Amateur video from the scene shows a number of SWAT police (Sheriff’s press release places the figure at 90) screaming orders at the DJs to “Shut it down now!” and yelling at others to “get out now, or I’ll kick your ass in jail.” Armed police are also seen tackling two attendees, Alaisha Matagi and Paul Maka. It is unclear from the video footage whether these actions were provoked or not. However, those shown on the two-minute long footage that are being forced to the ground do not appear to be resisting arrest. Both Matagi and Maka are charged with failure to obey a police officer and resisting arrest – Maka is also charged with interfering with police. Sheriff Jim Tracy stated in an email that both of them were tackled and arrested after assaulting a deputy, however, neither of them are being charged with assaulting a police officer.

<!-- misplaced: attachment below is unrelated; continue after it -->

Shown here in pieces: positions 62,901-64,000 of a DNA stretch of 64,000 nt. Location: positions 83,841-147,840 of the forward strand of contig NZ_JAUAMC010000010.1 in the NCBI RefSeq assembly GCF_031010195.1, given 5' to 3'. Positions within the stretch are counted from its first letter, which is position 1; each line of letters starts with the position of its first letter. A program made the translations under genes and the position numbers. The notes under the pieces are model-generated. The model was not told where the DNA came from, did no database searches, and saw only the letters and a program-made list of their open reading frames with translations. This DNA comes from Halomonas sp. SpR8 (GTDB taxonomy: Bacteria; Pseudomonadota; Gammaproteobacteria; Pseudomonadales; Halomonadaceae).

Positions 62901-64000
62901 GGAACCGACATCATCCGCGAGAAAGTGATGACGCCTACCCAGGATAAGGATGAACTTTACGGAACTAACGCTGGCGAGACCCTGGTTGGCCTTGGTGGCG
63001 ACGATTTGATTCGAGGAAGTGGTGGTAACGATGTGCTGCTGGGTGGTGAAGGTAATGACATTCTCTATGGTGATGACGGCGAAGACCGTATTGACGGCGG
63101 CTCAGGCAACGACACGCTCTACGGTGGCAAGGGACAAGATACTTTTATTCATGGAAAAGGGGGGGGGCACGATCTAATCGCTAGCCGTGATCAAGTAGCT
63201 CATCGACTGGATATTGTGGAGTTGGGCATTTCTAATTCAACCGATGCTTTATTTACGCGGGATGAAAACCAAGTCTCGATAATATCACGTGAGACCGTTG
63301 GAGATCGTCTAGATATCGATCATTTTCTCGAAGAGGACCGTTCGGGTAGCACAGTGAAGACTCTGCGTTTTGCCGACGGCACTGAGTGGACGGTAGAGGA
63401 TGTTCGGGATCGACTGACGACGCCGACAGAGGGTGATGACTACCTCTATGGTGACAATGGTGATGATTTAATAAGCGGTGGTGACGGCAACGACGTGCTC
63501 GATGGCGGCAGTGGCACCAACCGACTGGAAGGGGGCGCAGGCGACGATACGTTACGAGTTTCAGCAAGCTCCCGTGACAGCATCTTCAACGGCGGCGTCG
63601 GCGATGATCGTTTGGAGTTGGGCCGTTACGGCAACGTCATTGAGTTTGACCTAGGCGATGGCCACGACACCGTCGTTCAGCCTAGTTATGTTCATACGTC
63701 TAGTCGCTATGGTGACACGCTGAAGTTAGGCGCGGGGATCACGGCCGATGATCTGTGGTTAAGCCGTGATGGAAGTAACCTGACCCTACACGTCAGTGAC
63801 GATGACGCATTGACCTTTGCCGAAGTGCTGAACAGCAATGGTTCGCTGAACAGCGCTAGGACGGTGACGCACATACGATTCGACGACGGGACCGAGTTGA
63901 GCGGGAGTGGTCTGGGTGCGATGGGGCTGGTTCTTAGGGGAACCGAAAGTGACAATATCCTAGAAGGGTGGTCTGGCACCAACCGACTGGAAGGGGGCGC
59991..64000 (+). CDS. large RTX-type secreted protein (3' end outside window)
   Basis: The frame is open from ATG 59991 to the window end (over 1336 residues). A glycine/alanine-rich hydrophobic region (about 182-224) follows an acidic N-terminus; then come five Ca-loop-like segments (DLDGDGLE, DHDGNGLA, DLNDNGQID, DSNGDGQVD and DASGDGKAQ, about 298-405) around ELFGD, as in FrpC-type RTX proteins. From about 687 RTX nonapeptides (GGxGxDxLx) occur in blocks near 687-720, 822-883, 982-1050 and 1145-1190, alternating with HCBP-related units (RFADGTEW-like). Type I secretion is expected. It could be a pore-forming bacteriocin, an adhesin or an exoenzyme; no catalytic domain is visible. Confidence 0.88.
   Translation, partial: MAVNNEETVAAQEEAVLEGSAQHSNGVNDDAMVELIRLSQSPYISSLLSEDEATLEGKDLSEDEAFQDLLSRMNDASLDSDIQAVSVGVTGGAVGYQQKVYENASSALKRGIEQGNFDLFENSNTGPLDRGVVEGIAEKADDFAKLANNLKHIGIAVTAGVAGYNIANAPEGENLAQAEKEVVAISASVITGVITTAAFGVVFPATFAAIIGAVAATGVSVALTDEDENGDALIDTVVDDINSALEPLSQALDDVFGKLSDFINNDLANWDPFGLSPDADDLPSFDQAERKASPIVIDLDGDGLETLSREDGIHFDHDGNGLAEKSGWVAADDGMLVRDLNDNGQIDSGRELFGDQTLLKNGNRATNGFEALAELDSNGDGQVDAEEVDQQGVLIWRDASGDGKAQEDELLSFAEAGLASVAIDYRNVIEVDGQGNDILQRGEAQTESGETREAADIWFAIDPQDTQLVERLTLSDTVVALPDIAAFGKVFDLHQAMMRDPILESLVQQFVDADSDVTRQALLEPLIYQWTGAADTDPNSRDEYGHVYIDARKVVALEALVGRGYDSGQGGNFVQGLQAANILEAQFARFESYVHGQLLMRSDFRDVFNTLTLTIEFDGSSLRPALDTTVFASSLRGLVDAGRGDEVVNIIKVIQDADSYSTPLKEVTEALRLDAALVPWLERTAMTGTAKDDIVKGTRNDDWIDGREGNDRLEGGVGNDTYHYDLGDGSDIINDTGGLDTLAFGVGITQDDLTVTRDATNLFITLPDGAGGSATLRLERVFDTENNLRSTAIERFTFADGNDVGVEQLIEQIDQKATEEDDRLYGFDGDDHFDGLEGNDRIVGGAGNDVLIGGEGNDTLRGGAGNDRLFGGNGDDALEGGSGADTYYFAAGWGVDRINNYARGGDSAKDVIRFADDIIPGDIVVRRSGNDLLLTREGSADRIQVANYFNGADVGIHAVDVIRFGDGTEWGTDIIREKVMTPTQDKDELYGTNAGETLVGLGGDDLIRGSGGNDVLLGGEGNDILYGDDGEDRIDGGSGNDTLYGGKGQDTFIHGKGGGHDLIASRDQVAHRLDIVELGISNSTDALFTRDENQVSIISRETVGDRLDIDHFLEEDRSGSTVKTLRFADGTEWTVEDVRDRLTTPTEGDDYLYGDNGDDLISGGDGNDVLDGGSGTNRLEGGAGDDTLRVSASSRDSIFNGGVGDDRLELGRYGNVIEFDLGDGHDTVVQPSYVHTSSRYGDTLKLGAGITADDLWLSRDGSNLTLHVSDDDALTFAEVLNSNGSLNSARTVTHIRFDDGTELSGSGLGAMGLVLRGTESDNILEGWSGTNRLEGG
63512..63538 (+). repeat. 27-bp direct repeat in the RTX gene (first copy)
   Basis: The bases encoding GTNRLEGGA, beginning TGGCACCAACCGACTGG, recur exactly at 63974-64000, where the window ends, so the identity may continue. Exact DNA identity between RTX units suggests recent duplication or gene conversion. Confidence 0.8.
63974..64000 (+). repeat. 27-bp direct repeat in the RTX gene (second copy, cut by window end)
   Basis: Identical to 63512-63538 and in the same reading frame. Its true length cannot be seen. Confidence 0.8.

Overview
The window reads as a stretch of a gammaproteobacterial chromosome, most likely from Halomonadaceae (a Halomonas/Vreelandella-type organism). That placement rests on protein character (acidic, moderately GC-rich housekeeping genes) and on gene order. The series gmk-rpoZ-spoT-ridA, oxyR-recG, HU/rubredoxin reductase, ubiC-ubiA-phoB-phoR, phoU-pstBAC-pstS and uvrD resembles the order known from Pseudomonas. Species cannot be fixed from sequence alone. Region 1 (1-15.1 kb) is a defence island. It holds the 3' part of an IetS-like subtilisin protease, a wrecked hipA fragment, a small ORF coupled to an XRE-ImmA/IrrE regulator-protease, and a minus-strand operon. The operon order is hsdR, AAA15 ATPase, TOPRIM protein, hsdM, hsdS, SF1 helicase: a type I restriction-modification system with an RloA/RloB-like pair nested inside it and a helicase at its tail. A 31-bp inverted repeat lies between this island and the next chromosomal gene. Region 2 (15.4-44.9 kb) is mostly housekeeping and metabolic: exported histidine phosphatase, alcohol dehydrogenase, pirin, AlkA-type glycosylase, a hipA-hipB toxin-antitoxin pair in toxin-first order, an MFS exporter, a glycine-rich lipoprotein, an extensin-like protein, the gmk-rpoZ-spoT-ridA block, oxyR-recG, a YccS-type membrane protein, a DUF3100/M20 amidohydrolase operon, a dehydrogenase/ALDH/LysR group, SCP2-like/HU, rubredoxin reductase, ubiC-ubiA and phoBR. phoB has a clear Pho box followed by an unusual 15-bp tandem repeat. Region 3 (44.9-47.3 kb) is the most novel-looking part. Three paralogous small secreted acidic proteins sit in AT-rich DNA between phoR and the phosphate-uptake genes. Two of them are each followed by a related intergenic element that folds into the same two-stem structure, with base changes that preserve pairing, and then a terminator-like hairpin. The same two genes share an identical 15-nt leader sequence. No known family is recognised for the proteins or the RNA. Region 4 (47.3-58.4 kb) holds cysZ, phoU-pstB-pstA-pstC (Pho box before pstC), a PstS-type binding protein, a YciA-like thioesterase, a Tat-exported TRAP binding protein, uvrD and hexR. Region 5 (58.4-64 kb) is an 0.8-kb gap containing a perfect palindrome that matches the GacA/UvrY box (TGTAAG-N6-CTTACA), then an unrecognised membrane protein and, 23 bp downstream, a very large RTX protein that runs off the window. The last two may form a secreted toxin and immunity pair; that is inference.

A first hand account from a DJ booked to play at the party stated that while police were arresting a man accused of possession, the suspect was beaten to the ground and continually “kicked in the ribs” by four armed “soldiers” dressed in camouflage. The item was not shown on the video footage. According to the account, nobody resisted the policemen, and the crowd was orderly, but tear gas was thrown at the partiers as they attempted to leave as instructed. The DJ also states that police were attempting to confiscate video equipment, but an amateur video has still surfaced on the internet (see sources below). The video appears to have been taken near the DJ stand before it was moved to show more of the action.